If history has taught us anything, it's that when we make fun of early adopters, they tend to be right.
In 1897, the first automobile was sold. No one believed that cars would replace the horse—so much so that the speed of a car was called "horsepower" for comparison's sake. Today there are over 1 billion cars in circulation.
Likewise, when bluetooth headsets hit the prototype market in the late 1900s, they were met with speculation. Talking to yourself on a street corner with a finger in your ear? It made you look like a member of the secret service—or just straight-up crazy. Yet four years after inception, it was named Time Inc's best invention of 2002. Fast forward another 15 years, and AirPods, which were originally mocked as larger-than-life Q-tips, are now the top-selling truly wireless headphone.
And when Amazon released its Echo device four years ago, the idea of ordering toilet paper through an assistant called "Alexa" would have been viewed as something that would put you in a mental institute. Now roughly 50 million of the voice-enabled devices have been sold.
What makes technology reach mass adoption? What makes technology reach mass adoption? Why did Google Glass fail, but consumers were eager to buy over 1 million virtual-reality headsets? What makes you go from sitting on the sidelines to being an ardent advocate of motorized scooters?
Every mainstream technological advancement and product you use was once viewed as the clunky version of something you'd never use. There was a time when people would never get into someone else's car (hi, Uber), nonetheless sleep in their house (thanks, Airbnb). Likewise, trusting payments on mobile devices (I see you, Venmo) was once thought to be just as doom-and-gloom as the end of the Mayan calendar.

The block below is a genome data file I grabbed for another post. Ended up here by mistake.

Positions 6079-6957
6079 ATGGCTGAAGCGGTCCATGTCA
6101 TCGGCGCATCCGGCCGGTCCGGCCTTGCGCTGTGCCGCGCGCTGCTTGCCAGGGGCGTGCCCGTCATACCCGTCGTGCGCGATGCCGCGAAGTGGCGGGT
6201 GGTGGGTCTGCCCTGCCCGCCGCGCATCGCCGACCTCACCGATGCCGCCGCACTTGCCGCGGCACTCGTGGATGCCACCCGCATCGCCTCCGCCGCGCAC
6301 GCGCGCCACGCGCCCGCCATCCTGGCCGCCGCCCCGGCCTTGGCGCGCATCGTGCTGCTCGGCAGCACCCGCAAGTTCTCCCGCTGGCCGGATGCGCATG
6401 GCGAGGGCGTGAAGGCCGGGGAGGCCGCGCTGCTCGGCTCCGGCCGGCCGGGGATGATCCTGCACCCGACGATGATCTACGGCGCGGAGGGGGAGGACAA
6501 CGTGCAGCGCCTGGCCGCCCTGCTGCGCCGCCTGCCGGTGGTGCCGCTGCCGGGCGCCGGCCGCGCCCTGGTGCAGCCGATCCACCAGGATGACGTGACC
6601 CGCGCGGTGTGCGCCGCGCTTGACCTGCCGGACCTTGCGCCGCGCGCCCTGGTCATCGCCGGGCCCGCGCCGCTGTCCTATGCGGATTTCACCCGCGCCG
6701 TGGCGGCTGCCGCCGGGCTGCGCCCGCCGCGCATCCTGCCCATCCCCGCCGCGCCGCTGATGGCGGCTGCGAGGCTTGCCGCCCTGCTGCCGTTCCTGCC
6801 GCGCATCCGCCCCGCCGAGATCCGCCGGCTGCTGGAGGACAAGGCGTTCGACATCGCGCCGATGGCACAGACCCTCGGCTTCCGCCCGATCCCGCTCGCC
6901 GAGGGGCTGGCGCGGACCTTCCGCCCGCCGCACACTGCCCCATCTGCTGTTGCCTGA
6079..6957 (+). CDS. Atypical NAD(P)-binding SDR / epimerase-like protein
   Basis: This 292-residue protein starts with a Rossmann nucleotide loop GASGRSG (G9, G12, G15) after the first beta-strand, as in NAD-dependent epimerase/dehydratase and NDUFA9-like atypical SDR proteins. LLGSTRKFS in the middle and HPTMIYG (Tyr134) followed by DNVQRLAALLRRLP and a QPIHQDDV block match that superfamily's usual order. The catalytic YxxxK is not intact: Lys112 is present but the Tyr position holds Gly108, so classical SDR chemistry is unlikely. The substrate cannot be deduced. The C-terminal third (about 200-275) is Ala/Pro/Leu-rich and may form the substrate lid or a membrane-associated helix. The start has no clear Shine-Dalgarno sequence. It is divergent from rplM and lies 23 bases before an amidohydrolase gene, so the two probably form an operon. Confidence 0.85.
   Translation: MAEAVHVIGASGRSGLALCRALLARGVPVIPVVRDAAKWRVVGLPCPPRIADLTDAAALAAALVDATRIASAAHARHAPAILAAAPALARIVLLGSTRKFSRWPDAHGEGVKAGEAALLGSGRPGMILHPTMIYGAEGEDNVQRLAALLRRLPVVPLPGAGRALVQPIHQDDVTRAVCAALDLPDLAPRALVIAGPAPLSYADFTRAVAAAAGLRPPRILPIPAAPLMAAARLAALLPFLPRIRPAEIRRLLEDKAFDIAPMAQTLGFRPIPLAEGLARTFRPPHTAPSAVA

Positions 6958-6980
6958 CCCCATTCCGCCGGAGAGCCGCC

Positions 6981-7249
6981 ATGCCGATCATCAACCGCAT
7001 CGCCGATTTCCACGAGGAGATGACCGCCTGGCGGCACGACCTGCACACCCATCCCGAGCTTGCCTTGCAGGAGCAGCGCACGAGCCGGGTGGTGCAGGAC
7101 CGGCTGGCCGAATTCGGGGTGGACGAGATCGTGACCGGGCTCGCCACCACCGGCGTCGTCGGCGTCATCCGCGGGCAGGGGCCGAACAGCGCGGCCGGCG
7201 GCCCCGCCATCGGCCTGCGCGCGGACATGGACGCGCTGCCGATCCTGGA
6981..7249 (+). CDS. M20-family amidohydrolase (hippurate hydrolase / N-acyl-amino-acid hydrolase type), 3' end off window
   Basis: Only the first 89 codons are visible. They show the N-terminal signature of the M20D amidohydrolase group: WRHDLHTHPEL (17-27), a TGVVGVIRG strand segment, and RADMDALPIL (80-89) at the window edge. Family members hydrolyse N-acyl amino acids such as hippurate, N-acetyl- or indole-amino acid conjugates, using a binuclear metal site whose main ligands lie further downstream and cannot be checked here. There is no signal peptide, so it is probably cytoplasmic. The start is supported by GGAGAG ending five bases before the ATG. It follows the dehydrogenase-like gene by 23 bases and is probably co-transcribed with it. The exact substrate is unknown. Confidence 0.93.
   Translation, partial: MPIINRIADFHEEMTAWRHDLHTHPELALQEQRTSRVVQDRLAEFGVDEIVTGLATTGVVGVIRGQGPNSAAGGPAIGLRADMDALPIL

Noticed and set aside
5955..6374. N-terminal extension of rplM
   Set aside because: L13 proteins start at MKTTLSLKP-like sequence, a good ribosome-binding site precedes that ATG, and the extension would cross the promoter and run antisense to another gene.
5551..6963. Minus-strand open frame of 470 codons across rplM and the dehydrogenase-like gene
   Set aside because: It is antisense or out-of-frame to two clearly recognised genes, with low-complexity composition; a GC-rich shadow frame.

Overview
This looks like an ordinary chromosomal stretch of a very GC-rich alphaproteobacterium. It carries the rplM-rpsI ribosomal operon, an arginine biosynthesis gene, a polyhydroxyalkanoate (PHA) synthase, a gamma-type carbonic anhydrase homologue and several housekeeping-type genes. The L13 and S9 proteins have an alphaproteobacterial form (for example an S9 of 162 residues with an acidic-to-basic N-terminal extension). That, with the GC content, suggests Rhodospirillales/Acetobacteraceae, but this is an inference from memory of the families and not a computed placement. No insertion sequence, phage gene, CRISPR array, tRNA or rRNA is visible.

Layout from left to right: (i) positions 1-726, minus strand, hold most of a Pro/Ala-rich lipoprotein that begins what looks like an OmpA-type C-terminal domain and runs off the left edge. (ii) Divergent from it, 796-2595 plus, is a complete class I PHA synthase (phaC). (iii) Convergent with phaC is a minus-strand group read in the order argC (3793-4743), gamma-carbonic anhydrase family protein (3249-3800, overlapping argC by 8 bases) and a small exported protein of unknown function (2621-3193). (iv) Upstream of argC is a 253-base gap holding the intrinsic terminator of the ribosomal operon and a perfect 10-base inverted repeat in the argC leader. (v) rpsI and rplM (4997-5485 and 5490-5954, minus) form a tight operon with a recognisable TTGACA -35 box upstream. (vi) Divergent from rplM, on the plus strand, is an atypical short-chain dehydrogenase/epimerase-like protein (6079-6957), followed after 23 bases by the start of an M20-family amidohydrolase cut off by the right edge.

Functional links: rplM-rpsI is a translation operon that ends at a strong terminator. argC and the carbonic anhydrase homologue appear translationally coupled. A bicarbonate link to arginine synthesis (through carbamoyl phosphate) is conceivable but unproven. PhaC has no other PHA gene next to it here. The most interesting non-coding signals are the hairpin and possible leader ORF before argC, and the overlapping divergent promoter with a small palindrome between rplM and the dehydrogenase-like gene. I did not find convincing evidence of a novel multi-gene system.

What changed? Social acceptance.
The psychology of tech acceptance
Psychological studies have shown the power that group dynamics can have on how we perceive the world. In 1935, Turkish-American social psychologist Muzafer Sherif ran an experiment to test his hypothesis that social factors would influence perception. To test his theory, individuals in a dark room were shown a small dot of light that appeared to move, but actually remained still. When participants were asked how far the dot moved, the groups converged on their findings based on the "social norm" of their peers. In other words, he proved that when faced with the influence and pressure of in-group decision making, individuals aligned their answers with each other—even though the dot never moved. Commonplace lead to common sense.
Many marketers make use of this sociological phenomenon. For example, Apple made a conscious effort to get AirPods into the hands (and ears) of influencers. That way, when you watched your favorite YouTuber's new video, AirPods in their ears, it presented a lifestyle you aspired to emulate. In turn, it was common sense for you to want to purchase them, too.
The ability to turn passive customers—or critics—into fanatics dates back to a study by Henri Tajfel 50 years ago. His theory was that he could create artificial loyalties for one group, enough so that they would discriminate against another. This was called "the Seminal Experiment." In it, Tajfel put individuals into groups based on answers they had given to trivial assignments (like the amount of dots shown on a wall). When grouped together, individuals suddenly became bound together by this new-found loyalty, simply based on the banal answers they gave.
This experiment was used to reference Apple fandom in the years of Steve Jobs. How could people be so loyal to each other and to Apple, and so hostile to everyone else?
The subject of social identity ties back to how our brains are wired, which is wanting to be a part of a group. Buoyed by the decisions of early adopters, society can quickly feel like it's missing out, no matter how odd the technology or advancement. From the Pebble Watch to bitcoin, early adopters are predicting the next thing that will become big. The next hundred years of innovation will walk us down a path of things that feel weird initially, like getting your blood drawn at home to getting 3D-printed corneas for eye surgery.
And if you think motorized scooters are big, wait until we bring Heelys back and add rollerblade-like features to our shoes.
This article is part of Quartz Ideas, our home for bold arguments and big thinkers.